Amy is having an(other) effect on me. She’s making me think that I can do more with words than just type them. She’s been working on, among other things, three-dimensional stories. That, combined with a trip we recently took to the Jaffe Center for Book Arts, has gotten even me interested in trying something I almost never do–visual arts.
I can’t draw to save my life, and I can’t paint either. Woodworking is about as close as I’ve ever come, but I can’t say I have a knack for that either. And I’m not going to claim that this icosidodecahedron is any great shakes yet either, but it has given me a new way to look at how I can construct a poem.
The figure is made up of 32 equilateral triangles. 4 triangles combine to make an inverted pyramid–there are six of these, connected by 8 equilateral triangles. Eventually, I want to put pictures on the eight triangular flat surfaces. This “poem” is dealing with the oil-cano in the Gulf, so I’m guessing the images could be company logos of those involved. Inside the inverted pyramids, I have what could be called quatrains–very short ones, given the space I have to work with at present, though I’d like to scale this model up and make them longer–and what I’m trying for, though this is tougher, is some wispier connection between the lines of the different quatrains that ring the flat, outer triangles. I’m less confident about pulling that part off.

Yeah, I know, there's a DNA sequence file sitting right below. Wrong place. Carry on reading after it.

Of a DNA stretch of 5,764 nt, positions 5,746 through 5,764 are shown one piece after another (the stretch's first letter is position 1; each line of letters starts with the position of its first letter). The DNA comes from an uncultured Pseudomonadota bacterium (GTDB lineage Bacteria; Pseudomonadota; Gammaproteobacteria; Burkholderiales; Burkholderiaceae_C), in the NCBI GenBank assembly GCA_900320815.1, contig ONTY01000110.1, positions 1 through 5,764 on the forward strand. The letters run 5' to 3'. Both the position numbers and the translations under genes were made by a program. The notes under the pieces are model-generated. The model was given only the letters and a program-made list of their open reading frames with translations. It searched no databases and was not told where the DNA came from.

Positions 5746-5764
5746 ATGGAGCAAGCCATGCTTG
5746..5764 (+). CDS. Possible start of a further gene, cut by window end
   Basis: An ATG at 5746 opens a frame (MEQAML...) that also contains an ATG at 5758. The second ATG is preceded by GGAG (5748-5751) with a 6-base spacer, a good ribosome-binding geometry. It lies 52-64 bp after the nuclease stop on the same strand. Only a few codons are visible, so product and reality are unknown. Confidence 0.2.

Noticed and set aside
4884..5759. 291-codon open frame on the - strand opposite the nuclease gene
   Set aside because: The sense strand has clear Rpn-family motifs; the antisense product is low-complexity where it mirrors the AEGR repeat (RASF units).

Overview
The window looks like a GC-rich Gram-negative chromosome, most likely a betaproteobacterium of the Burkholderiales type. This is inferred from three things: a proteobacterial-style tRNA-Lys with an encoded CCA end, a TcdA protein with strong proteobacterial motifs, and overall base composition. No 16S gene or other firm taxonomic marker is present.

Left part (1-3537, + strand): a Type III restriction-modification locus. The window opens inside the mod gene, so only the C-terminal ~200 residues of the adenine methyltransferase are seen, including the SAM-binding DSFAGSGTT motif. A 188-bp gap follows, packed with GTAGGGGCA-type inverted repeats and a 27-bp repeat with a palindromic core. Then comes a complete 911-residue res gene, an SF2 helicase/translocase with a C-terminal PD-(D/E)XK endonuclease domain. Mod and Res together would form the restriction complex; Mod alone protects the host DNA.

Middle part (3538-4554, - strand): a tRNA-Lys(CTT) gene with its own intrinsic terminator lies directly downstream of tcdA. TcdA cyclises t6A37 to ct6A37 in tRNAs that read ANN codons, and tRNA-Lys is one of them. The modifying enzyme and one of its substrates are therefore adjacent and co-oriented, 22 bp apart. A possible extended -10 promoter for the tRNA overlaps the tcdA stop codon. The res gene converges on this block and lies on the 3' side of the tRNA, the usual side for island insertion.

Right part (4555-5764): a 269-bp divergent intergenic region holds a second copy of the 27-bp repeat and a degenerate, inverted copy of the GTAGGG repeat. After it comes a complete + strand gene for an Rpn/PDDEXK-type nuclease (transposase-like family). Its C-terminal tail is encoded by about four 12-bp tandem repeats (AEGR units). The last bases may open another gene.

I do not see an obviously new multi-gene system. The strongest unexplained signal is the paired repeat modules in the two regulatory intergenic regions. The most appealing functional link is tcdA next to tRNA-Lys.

But even if I never go anywhere with this, it’s a way to push my own boundaries, my own limits, and that’s something I’ve been bad about doing in the past. I’ll let you know how it goes.